If you’ve ever been to Vienna you might have seen the Wiener Riesenrad. Or if you’ve seen the film the Third Man you’ll remember Orson Welles famous speech: “in Italy, for thirty years under the Borgias, they had warfare, terror, murder and bloodshed, but they produced Michelangelo, Leonardo da Vinci and the Renaissance. In Switzerland, they had brotherly love, they had five hundred years of democracy and peace – and what did that produce? The cuckoo clock” which he delivers while he and Joseph Cotten are riding one of the compartments in the Riesenrad. Constructed in 1897 and miraculously still surviving despite wartime damage and attempts to demolish it the Riesenrad is one of the oldest examples of a Ferris Wheel. The original Ferris Wheel designed by a naval engineer called William Graydon was built for the Chicago Exhibition in 1893. (It was taken apart and reassembled twice in its lifetime the last being at the World’s Fair in St Louis, another film connection although it doesn’t appear in Take me to St Louis.) The European rights to the patent were acquired by Walter Bassett another ex-navy man who was the director of a UK engineering company. It was Bassett’s company that built the Riesenrad and other versions of the Ferris Wheel in Paris, Blackpool and of course Earl’s Court.
The Great Wheel (also called the Big Wheel and my favourite the Gigantic Wheel) was constructed at the Earls Court Exhibition.
The Exhibition grounds had been squeezed onto surplus railways lands west of Warwick Road. They opened in 1887. One of the first attractions was William Cody’s Buffalo Bill Rough Riders and Redskin Show. There were also “national” exhibitions – French, German and Italian – a concert hall and a switchback railway. The spectacles became increasingly ambitious under the new proprietor Imre Kiralfy who rebuilt most of the buildings on the site. It was he who brought in Walter Bassett to create the Earls Court Great Wheel. Construction began in 1894.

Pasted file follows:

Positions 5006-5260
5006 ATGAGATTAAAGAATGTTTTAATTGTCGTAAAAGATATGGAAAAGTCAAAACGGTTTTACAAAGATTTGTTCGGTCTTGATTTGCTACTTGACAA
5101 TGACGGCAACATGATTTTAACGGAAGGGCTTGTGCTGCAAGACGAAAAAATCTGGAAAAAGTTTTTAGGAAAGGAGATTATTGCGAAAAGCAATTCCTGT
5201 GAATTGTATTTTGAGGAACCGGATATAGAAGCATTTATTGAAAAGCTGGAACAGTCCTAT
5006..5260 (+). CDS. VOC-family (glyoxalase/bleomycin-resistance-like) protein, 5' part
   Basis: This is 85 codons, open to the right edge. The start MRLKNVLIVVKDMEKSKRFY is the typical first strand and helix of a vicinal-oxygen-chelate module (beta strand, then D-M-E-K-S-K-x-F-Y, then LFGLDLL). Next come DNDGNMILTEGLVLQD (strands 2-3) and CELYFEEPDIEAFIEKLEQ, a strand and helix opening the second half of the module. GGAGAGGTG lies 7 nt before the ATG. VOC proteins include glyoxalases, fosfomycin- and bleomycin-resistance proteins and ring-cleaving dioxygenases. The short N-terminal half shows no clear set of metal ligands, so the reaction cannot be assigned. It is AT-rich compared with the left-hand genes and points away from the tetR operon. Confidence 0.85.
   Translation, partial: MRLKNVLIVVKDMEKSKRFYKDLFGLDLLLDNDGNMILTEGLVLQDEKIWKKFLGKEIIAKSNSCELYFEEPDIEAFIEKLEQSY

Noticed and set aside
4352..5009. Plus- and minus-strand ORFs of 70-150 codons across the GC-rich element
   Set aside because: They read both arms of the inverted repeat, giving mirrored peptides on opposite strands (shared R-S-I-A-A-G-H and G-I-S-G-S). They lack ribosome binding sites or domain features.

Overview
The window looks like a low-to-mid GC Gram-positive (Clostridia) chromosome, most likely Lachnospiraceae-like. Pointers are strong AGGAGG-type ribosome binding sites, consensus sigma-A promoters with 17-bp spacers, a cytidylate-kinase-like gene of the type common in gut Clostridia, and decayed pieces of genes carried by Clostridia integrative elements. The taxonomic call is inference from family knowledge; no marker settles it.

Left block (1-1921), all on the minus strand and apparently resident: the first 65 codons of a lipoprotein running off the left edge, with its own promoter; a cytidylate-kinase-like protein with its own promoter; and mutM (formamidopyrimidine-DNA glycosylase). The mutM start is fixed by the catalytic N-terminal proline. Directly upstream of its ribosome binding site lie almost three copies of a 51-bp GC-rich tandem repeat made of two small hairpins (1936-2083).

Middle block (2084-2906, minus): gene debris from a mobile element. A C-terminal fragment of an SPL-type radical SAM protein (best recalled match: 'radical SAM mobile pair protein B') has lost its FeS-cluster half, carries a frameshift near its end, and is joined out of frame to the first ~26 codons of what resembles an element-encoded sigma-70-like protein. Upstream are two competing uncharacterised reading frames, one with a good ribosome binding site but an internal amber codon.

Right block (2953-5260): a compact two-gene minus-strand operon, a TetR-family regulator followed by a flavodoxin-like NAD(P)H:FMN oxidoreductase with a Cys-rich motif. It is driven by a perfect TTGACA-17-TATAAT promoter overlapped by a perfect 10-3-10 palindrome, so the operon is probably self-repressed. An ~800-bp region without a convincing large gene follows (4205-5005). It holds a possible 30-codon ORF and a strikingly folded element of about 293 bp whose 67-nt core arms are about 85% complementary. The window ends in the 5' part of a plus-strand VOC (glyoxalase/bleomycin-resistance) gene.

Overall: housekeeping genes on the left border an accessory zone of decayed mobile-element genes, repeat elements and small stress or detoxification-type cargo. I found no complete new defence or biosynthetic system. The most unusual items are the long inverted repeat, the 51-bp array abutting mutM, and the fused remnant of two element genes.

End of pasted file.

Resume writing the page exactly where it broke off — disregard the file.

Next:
Here is the Great Wheel going up:
The Wheel was open for passengers in July 1895. It was 300 feet in diameter weighed 1100 tons and was propelled by two steam engines. A complete revolution took about 20 minutes.
Here is the Wheel in action seen from the Exhibition grounds:
And here is the view from the railway:
The oddest views are the ones showing the Wheel towering above nearby streets such as this one:
The excitement generated by the Wheel seems to almost exactly like the feelings we had about the London Eye. There is something about the concept of riding high into the air in a closed compartment suddenly seeing the familiar city from a new angle which transcends the barriers of time which separate us from the pleasure seekers of the late 19th century. The Wheel had its detractors who thought it “vulgar”, “foolish” or “insane”. So not much change there. It ran successfully for several years. (There was one incident when the Wheel got stuck for a few hours but the passengers were compensated and came away happy.)
Like many such attractions the Wheel had a limited lifespan. Bassett was brought back to demolish it in 1906-7.
Here it is going down:
The Earls Court exhibition site has been re-modelled and rebuilt several times since the demise of the Great Wheel and a new development is being planned at the moment. But wouldn’t it be good if the Great Wheel had survived like the Riesenrad and the London Eye had a slightly battered older cousin waving at it from the west of London?